Thursday, January 16, 2014

August: Osage County (Rhoades)

Front Row at the Movies

“August: Osage County”
Is About Shifting Power

Reviewed by Shirrel Rhoades

Expect Julia Roberts to get nominated for a Best Actress Oscar for her I’m-in-charge performance in “August: Osage County.” (Yes, I know she was only nominated as Best Supporting Actress in the Golden Globes.) And you can count on Meryl Streep getting a nod for Best Supporting Actress for this riveting drama. (Sorry, Oprah.)

Yes, it’s that good, one of the year’s Top Ten. Number Three, on my list.

“August: Osage County” is playing at the Tropic Cinema.

It’s based on the play by Tracy Letts. He also wrote the screenplay for this film version, which is directed by John Wells (TV’s “The West Wing,” “ER”). George Clooney and the Weinstein brothers produced it.

Here, during a hot August in Osage County, Oklahoma, an alcoholic poet named Beverley Weston (Sam Shepard) does himself in. The family gathers around his pill-popping shrew of a wife, Violet (a painfully brilliant performance by Meryl Streep). We have oldest daughter Barbara (stronger than ever Julia Roberts), dealing with a troubled marriage to Bill (Ewan McGregor) and a vulnerable underage daughter (Abigail Breslin); needy sister Karen (Juliette Lewis) with her flashy fiancé (Dermot Mulroney); her stay-at-home sister Ivy (Julianne Nicholson); her assertive aunt (Margo Martindale) and stoic uncle (Chris Cooper) and can’t-do-anything-right cousin (Benedict Cumberbatch); and an observant Native American housekeeper (Misty Upham).

With this many family members inside four walls during a hot August summer, expect a collision of personalities.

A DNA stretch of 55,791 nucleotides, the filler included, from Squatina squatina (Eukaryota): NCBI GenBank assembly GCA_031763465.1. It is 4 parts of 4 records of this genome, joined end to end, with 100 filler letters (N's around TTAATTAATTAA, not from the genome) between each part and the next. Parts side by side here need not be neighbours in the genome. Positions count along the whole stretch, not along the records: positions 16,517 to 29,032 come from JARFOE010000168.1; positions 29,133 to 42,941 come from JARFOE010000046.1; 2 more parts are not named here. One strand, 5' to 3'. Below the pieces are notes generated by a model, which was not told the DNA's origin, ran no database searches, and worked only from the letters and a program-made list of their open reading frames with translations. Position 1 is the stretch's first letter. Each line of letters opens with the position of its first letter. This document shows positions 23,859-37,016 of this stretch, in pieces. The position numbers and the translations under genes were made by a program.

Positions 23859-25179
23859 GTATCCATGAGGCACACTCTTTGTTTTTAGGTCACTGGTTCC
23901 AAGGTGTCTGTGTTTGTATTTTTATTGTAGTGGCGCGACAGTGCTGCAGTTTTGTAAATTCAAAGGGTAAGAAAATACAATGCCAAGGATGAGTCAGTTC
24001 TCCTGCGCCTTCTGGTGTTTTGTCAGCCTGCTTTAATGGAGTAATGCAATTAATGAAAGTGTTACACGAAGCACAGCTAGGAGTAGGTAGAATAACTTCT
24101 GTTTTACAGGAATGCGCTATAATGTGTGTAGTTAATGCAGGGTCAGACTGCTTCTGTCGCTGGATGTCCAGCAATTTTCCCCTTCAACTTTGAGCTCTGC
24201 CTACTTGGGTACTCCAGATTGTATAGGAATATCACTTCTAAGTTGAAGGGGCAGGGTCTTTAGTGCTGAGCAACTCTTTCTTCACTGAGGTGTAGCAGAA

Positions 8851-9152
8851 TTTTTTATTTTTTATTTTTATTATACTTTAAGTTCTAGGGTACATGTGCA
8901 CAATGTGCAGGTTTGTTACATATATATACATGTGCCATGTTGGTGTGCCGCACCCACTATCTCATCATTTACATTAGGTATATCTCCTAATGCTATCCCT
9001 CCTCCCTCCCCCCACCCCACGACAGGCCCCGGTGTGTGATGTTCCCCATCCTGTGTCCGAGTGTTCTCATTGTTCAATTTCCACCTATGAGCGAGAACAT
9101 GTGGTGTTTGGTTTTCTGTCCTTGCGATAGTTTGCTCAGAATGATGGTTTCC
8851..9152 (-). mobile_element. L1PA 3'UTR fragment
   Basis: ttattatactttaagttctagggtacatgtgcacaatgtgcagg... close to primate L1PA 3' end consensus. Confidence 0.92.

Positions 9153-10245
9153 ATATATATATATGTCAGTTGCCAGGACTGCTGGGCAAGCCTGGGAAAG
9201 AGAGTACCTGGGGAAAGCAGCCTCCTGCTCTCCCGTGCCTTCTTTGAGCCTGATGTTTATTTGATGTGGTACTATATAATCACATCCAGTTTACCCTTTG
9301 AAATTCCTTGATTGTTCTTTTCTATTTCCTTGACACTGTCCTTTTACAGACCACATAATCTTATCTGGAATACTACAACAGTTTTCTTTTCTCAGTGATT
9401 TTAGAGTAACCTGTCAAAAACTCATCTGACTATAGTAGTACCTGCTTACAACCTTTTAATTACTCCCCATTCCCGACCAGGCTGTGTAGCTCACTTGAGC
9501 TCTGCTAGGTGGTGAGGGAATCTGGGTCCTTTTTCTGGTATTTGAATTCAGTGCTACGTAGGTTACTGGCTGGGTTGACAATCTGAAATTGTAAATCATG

Violet is mean and woozy, at conflict with her daughters. Barbara has never understood her mother -- or else understood her too well -- and left home early. She’d been her father’s favorite. But not her husband’s.

Karen just wants to get married and honeymoon in Belize. Ivy longs for love and escape from the crazy-quilt household. Aunt Mattie Fae and Uncle Charles are intertwined with the Westons in secretive ways. And the same could be said of their son Little Charles.

“August: Osage County” is about a generational shifting of power. And about the interworkings of a dysfunctional family.

But truth is, the movie is really about delivering powerhouse performances. And the possibility of winning Oscars. Just ask the Bob and Harvey Weinstein. They know something about family power.

Note: Since writing this review, the Academy of Motion Picture Arts and Science has announced this year’s Oscar nominees. And it proved me wrong by reversing the nominations I predicted for Meryl Street and Julia Roberts, although they indeed claimed those two top categories. It’s going to be an interesting race with such favorites as Cate Blanchett, Amy Adams, Dame Judi Dench, and Sandra Bullock along with Streep in the running for Best Actress. How do you choose?

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